Peace and unity form the bedrock of any nation’s development. Progressive forces across the globe forge coalitions to ensure their countries are economically competitive on global markets. Serenity rooted in democratic values spontaneously creates a favourable atmosphere for citizens to freely exercise their freedoms, including the ability to express their views without fear of retribution and peacefully demonstrate against governance immoralities.
While Zimbabwe on Tuesday celebrated Unity Day, signed by the country’s revolutionary parties — Zanu PF and PF Zapu – the nation is appallingly torn apart. The struggle for hegemony between Zanu PF and the main opposition party MDC-Alliance has rendered the “Zimbabwe United” sermon impotent.
Despite the ruling party perceiving the Unity Accord as historic, and, of course, deliberately tailoring the discourse to suit its ideological bias — avoiding to publicly apologise for the massacre of approximately 20 000 innocent souls in the Matabeleland and Midlands Provinces in the early and mid-1980s, Zimbabwe is regrettably at a crossroads.
The gesture by former vice-president Joshua Nkomo to sign a pact with former president Robert Mugabe (both late), brought a sigh of relief to the majority of Gukurahundi victims, but the accord did not bring to an end Zanu PF’s obsession with violence, which, hitherto, it heavily thrives on to brutalise political opponents and civil rights activists to consolidate its power.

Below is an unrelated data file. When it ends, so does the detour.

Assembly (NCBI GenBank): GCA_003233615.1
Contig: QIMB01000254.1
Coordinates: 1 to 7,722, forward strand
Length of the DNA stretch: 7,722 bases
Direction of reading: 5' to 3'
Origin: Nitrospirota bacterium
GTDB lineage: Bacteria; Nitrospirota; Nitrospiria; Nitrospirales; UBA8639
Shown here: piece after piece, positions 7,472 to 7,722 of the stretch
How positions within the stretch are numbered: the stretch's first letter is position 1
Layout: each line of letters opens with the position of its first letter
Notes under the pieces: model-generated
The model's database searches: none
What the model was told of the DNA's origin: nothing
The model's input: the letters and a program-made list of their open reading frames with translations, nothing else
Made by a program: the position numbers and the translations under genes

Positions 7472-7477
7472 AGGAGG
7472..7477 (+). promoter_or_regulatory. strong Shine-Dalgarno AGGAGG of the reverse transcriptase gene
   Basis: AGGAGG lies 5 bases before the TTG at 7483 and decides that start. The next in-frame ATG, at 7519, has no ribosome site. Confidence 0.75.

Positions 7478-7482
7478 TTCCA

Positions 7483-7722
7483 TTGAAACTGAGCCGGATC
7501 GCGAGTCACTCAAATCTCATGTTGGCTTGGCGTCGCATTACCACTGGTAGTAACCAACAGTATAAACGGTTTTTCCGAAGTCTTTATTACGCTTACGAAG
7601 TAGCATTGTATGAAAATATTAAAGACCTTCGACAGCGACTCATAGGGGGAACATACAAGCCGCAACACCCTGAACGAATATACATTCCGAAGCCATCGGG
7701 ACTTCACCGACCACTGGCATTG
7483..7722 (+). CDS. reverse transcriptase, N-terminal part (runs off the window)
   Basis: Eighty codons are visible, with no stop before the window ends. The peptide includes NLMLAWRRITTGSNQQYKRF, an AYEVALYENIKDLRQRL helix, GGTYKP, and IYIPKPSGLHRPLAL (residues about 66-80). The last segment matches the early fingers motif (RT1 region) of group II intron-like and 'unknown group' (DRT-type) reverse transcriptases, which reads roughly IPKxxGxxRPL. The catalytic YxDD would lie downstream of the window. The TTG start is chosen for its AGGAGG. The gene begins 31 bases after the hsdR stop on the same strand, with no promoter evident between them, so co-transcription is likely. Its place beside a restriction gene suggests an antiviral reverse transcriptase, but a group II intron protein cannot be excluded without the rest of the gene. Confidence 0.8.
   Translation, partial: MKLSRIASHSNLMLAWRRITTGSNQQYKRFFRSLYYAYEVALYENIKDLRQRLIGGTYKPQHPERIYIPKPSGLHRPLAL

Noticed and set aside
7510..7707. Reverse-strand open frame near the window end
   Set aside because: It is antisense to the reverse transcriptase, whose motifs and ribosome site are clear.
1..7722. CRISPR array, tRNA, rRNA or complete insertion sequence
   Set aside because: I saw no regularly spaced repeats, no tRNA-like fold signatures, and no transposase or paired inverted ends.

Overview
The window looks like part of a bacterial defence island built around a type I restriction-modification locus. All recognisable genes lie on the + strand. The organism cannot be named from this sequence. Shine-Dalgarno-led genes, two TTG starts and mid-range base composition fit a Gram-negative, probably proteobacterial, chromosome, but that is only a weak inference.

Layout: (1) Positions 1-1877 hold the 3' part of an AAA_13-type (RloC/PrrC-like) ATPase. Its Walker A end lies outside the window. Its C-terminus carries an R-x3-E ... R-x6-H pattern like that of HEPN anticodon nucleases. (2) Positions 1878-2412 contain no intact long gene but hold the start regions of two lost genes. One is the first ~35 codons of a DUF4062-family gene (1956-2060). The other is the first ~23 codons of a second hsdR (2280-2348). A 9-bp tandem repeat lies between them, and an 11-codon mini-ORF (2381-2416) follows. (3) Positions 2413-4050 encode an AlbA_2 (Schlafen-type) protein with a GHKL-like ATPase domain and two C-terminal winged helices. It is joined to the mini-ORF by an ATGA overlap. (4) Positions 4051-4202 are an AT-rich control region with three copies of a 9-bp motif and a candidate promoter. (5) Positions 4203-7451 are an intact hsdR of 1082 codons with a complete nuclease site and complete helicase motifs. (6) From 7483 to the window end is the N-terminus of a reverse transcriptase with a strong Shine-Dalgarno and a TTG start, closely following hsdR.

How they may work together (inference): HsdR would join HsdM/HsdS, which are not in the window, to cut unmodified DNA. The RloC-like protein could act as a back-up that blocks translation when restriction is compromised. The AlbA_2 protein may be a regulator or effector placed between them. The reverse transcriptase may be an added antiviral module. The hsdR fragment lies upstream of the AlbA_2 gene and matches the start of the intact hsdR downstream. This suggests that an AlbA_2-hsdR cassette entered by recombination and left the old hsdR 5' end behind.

In his Unity Day speech, President Emmerson Mnangagwa said he was encouraged by greater national cohesion and singleness of purpose prevailing in the country. Contrary to this assertion, divisive leadership and cluelessness exhibited by the new dispensation, has drastically reversed the little gains that had been left after the Unity Accord was signed, considering the master of tyranny Mugabe had outstandingly played his detrimental part to destroy the house he had built by unleashing terror on opposition supporters in 2000, 2002 and 2008 in the run-up to June 27 presidential run-off elections.
The docility among Zimbabweans – the resultant effect of several years of dictatorial subjugation – should not be mistaken for peace. The truth about Zimbabweans is that they are frustrated and dismayed, but have, for far too long, been denied the space to express their disgruntlement. They can never rejoice enduring acrimonious economic hardships spanning for close to two decades now.
Even when they overwhelmingly vote against the ruling party during elections, they will be forced to swallow the bitter pill — to accept that Zanu PF is their only choice. The fake face of democracy achieved through periodic holding of elections merely serves to hoodwink blinkered political followers. It’s a farce.
Usually accompanied by bloodshed, the polls in the country aptly indicate that besides the ink on paper, the Unity Accord simply brought temporary closure to mass murders in Gukurahundi-ravaged regions, without binding Zimbabweans into one family pursuing the common good.